I don’t know about you but I have in a cupboard about a trillion old 35mm colour slides and negatives dating back to the days when film ruled, some of which are pretty good pics. Indeed I still have my beloved film camera that works perfectly; the problem is that processing and film scanning for the modern world costs convenience, time and money. Now though, legendary photographic company Kodak have the solution for all the aged film buffs and the increasing numbers of returners to the medium. A film scanner we can afford. The Scanza.
We Want The Scanza Here
In the USA will retail around $160 or so; IF (unknown at the time of writing) we get it here in the UK I guess it may cost a little, but not much, more. It will scan 35mm negatives or slides and down through the ancient 126, 110 and even 8mm movie film.
As can be seen in the image, the Scanza is a simple thing that can save scanned images to card or direct to a PC without the need for expensive software. Easy to load, they say, images are saved at 14MP but can, if required, be interpolated up to 22MP. That’s more than big enough for domestic printing. Exposure and colour can be adjusted in the process or imaging software can be deployed later. It’s a brilliant idea.
A Scanza DIY Approach To Film
Most of us now do not have access to a darkroom but it remains cheap and straightforward to process black & white film at home. Personally this is something I have done hundreds of times with just a black-out bag and a film tank that can be found both new and second-hand. Suitable chemistry is available to buy from specialist retailers. Even if you’ve never done this, it is easy but does require a few practice runs first. Colour negative film and transparencies have a different process but there are plenty of online processors. All you need is the negatives.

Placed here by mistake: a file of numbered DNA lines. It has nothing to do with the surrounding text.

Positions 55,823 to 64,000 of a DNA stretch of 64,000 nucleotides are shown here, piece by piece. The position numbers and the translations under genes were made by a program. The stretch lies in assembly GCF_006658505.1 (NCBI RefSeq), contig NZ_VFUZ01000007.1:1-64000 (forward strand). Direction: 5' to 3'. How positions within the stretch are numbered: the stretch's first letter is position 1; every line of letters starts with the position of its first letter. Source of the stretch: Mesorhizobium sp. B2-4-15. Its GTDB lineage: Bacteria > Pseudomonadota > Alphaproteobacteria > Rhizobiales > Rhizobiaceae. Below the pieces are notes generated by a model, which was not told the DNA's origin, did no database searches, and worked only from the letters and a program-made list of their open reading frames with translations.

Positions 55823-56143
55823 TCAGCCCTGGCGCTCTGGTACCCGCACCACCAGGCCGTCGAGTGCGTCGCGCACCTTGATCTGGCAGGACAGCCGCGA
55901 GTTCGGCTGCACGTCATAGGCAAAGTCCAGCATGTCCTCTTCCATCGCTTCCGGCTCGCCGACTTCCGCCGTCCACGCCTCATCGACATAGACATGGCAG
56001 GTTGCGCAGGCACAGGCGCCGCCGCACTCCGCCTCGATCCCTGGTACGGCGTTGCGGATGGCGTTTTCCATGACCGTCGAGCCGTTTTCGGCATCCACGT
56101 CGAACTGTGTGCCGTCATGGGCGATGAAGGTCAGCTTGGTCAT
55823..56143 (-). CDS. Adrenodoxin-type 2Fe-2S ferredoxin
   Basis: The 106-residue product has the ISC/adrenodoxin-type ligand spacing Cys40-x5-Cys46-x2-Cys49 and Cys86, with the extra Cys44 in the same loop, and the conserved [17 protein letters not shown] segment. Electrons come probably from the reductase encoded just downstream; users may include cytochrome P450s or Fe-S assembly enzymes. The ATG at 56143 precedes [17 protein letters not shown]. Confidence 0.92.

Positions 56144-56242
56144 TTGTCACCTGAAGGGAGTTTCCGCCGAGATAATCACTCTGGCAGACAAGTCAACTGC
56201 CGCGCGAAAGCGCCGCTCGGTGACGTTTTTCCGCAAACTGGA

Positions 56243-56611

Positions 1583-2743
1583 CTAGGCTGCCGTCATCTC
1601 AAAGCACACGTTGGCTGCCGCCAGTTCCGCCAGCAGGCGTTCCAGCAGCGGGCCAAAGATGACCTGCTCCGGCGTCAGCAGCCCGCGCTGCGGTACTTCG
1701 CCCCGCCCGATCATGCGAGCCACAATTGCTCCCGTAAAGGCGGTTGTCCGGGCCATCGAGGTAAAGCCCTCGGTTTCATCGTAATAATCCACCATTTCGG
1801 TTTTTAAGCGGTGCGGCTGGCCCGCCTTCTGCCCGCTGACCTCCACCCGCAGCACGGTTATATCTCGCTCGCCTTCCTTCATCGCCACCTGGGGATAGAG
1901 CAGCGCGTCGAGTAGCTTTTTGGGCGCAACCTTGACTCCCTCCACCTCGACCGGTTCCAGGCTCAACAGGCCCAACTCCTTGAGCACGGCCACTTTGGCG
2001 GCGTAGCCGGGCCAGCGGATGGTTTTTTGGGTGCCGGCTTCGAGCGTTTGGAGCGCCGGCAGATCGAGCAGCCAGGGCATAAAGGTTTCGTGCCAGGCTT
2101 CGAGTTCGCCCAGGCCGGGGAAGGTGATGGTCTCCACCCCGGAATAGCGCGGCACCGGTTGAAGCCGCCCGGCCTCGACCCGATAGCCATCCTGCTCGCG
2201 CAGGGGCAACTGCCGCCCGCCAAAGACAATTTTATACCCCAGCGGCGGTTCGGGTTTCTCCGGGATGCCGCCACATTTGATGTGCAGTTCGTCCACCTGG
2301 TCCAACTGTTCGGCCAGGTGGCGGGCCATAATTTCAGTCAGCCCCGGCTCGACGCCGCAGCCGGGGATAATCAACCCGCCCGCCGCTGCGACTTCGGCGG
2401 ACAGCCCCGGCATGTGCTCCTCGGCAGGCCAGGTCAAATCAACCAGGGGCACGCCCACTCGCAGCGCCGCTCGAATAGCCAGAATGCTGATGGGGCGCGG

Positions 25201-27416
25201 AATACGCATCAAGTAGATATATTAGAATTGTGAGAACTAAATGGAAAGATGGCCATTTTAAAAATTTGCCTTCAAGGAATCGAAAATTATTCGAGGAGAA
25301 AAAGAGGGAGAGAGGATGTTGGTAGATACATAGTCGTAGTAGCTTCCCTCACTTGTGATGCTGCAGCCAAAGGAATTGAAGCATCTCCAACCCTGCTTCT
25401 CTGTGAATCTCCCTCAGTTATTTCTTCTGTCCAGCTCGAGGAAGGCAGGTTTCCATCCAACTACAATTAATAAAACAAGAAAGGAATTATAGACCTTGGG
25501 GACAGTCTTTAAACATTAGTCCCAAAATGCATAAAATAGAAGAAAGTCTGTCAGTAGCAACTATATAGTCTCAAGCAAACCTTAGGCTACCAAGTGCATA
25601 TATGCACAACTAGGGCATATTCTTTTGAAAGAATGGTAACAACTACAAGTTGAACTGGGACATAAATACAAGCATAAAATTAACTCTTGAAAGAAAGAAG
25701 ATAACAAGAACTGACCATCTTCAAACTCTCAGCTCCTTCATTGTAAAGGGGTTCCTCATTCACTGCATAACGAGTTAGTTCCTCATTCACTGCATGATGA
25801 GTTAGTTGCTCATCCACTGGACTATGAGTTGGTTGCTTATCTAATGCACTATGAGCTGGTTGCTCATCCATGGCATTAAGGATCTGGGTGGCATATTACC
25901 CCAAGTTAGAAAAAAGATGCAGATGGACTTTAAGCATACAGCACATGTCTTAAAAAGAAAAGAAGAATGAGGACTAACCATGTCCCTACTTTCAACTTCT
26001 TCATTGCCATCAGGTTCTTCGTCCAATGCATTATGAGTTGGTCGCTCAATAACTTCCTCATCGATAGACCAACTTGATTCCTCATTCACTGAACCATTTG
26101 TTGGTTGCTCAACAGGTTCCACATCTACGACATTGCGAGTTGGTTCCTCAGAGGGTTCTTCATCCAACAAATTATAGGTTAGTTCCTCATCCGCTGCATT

Why mention The Scanza On A Motoring Site
Well, because car enthusiasts like making pictures too for both business and pleasure. There are so many scenic spots that look like they should have a ‘Your Car Here’ sign posted nearby. It might be a half-forgotten skill but in many people’s opinion including mine, film images just look better. They do. Why else would imaging software providers include ‘film looks’ that mimic styles or brands in their products. It’s okay but it is very much not the same.
Warning: There’s no ‘chimping’ a screen to check your images with film. You need to get it right in camera first time. It’s a skill that many people could use these days looking at the standard of pics that flood the internet. People who shoot film don’t just learn about correct exposure they also learn how to look and learn how to see.
Now it’s possible to shoot film and not have to pay a fortune in scanning costs. Obviously, professionals need super-high quality images but they probably already have their pro scanners anyway. I’ve asked Kodak when the Scanza is coming here. We wait, as ever, with bated breath. I can hear my Nikon calling me even as I type. Geoff Maxted